The important milestones achieved by Gazprom in building pipelines that circumvent Ukraine are also strengthening the Russian company’s negotiation position in talks with Ukrainian Naftogaz—in particular, regarding the fate of the transit contract through Ukraine beyond 2019. Emboldened by the recent deal made with the Commission, Gazprom will likely continue to drag its heels with respect to the rulings of the Stockholm arbitration court on the Russian firm’s mandated payment of $2.6 billion and having to resume gas supplies via Ukraine (see EDM, March 5, 2018).
Meanwhile, European companies appear ready to conclude deals with sanctioned Russian oil and gas companies. French Total’s acquisition of 10 percent of the Novatek-led Arctic LNG 2 (liquefied natural gas) project (Total.com, May 24) could be a signal that Washington should expect increasing European pushback to further US sanctions or secondary sanctions. It was the first sign of cracks in the West’s unified transatlantic energy policy after President Donald Trump pulled the United States out of the Iran nuclear deal.
By investing in Arctic LNG 2, Total showed that it was willing to put its commercial interests ahead of US and EU policy of reducing Europe’s dependence on Russian gas. Arctic LNG 2 is an important component of Russia’s effort to achieve a sevenfold increase in its liquefied natural gas exports by 2035 and find markets for its gas beyond the EU and the Far East (Interfax, April 6).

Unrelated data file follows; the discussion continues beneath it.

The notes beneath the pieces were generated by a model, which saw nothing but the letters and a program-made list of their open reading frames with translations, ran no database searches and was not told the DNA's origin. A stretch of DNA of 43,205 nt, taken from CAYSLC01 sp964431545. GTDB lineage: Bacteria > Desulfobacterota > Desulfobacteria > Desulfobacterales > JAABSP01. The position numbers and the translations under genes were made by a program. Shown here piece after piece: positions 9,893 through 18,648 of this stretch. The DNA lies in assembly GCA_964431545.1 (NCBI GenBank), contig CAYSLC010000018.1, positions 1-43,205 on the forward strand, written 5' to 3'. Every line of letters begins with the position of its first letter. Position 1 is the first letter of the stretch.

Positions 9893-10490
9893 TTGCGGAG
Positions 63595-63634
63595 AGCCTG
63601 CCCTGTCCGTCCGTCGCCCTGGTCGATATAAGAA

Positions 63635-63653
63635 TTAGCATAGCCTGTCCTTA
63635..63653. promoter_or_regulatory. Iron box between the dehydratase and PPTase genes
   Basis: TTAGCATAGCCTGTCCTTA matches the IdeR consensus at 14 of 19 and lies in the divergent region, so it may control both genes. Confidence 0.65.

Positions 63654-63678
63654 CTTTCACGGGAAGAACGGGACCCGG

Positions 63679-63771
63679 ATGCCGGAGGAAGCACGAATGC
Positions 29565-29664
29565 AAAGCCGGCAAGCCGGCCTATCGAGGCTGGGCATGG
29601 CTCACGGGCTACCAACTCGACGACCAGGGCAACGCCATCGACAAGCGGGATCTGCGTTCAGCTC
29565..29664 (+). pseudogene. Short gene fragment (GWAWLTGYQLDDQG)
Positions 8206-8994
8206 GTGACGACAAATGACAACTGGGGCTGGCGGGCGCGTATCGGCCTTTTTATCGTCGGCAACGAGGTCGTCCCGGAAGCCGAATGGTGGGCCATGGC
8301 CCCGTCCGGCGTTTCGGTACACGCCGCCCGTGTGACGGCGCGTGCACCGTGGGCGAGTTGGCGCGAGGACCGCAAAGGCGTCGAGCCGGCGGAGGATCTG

Moscow routinely accuses Washington of opposing Nord Stream Two as a way of “imposing its LNG on Europe.” The Russian embassy in Washington recently compared the US’s opposition to Nord Stream Two with former President Ronald Reagan’s opposition to a Soviet gas pipeline to Germany in the early 1980s. “The idol of today’s Republicans, Ronald Reagan,” also “imposed sanctions on companies engaged in this project,” the embassy said. “The reason [then] was the same—to prevent Russia from gaining more clout among US allies in Europe” (TASS, May 24). As Russia continues to push to widen its access to European energy markets, such rhetoric, designed to split the transatlantic community’s coordinated energy policies, will likely only increase.